In some counties, changes in regulations have expanded the either-sex deer season dates. These have typically occurred in an east-to-west pattern, as those with moderate either-sex seasons have moved into maximum either-sex seasons. This expansion is multiplied exponentially by other factors besides extended dates, through such mechanisms as allowing the use of bonus-antlerless harvest report cards in maximum either-sex season areas.

"I'm not really sure what's going on in District 3, which includes Wake Halifax and Northampton counties," Stanford said. "The harvest in District 3 was on par with all the other districts in 2006-08. But the District 3 harvest increase was several percentage points lower than in the surrounding districts for the 2007-08 season. Now for the 2008-09, season it has jumped again."

District 3 has always had a substantially higher harvest than other districts. It has excellent deer habitat and high hunter effort. Therefore, what happens in District 3 will always have substantial bearing on the statewide deer harvest. Watching that particular district may prove to hold the key to predicting statewide deer harvest trends.

The 2008-09 game land harvest was virtually unchanged, with 6,843 deer compared with 6,845 in 2007-08.

Each district's game land harvest as a percentage of the district's total harvest was as follows: 4.3 percent in District 1, 4.0 percent in District 2, 3.0 percent in District 3, 3.7 percent in District 4, 4.4 percent in District 5, 4.0 percent in District 6, 0.9 percent in District 7, 4.3 percent in District 8, and 23.9 percent in District 9.

In 2007, there was an outbreak of hemorrhagic disease in the western part of the state, causing harvests in districts 8 and 9 to suffer. The deer population's recovery from hemorrhagic disease probably led to a substantial increase in the mountain regions' game lands deer harvest in 2008-09. Nevertheless, these districts have been historically erratic in terms of deer harvest. The deer population density in these districts is also typically much lower than in some other parts of the state, so these districts do not contribute significantly to the statewide harvest.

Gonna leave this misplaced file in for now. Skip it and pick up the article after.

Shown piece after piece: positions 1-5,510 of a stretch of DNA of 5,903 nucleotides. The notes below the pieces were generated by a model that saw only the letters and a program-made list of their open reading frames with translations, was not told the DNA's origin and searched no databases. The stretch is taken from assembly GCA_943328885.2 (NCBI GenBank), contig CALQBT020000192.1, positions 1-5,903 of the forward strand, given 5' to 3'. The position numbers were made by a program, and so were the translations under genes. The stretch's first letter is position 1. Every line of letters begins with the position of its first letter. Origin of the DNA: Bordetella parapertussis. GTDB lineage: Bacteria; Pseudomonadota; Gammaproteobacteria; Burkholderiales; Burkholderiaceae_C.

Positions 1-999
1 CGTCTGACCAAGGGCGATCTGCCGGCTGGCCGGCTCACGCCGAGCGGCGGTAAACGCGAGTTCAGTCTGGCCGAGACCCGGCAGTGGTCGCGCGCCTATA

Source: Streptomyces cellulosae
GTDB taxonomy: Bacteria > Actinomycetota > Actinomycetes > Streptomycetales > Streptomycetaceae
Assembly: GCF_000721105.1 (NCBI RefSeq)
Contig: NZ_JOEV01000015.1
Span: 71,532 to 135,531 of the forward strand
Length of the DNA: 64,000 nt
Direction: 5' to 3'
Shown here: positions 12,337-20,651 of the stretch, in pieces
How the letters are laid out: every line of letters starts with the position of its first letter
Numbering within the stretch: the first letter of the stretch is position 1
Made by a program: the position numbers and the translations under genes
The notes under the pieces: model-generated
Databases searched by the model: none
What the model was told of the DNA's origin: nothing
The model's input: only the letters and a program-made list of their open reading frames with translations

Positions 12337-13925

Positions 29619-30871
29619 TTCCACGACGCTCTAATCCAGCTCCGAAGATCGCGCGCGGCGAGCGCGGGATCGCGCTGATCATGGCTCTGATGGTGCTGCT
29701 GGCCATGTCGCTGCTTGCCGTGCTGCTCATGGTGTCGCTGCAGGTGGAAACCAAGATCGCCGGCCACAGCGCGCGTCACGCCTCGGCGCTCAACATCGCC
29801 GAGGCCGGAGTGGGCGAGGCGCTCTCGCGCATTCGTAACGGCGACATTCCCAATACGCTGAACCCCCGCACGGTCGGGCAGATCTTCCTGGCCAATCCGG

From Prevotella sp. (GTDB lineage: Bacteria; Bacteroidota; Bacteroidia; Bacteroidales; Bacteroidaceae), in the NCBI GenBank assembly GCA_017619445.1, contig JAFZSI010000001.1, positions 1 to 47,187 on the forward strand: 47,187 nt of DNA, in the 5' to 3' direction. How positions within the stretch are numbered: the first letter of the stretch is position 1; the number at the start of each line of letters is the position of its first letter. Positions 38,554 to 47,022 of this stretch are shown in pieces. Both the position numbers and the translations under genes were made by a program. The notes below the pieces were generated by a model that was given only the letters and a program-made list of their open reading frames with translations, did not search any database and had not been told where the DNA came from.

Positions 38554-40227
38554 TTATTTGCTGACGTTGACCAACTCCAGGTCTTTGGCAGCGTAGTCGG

By far the preponderance of the harvest came from the modern firearms season, during which 148,929 deer -- 84.4 percent of the total harvest -- were killed. The total deer harvest taken by muzzleloader hunters was 15,076, or 8.6 percent of the total. The deer harvest taken by bowhunters was 12,292, or 7.0 percent of the total. These trends in the harvest percentages by weapon have essentially stayed the same during all years in which harvest records have been kept.

But there was an interesting jump in the percentage of bowhunter harvest of nearly 1 percent. Time will tell if increased bowhunter harvest becomes a trend.

The antlerless deer harvest of 91,246, including 13,359 button bucks and 77,887 does, exceeded the antlered buck harvest of 85,051. The antlered buck harvest last season was an increase from the 83,665 antlered bucks killed during 2007-08, but not quite to the level of 85,458 taken during 2006-07. A decline in antlered buck harvest and increase in antlerless deer harvest held true for a second season and is a significant departure when compared with all previous years.


the past, antlerless deer consisted of approximately 40 percent of the harvest. But in 2007-08, antlerless deer comprised 51.3 percent of the harvest and in 2008-09, comprised 51.8 percent of the harvest. A small percentage of the increase may be because of the use of bonus antlerless harvest report cards, which may have resulted in some people reporting antlerless deer harvests that were unreported in the past.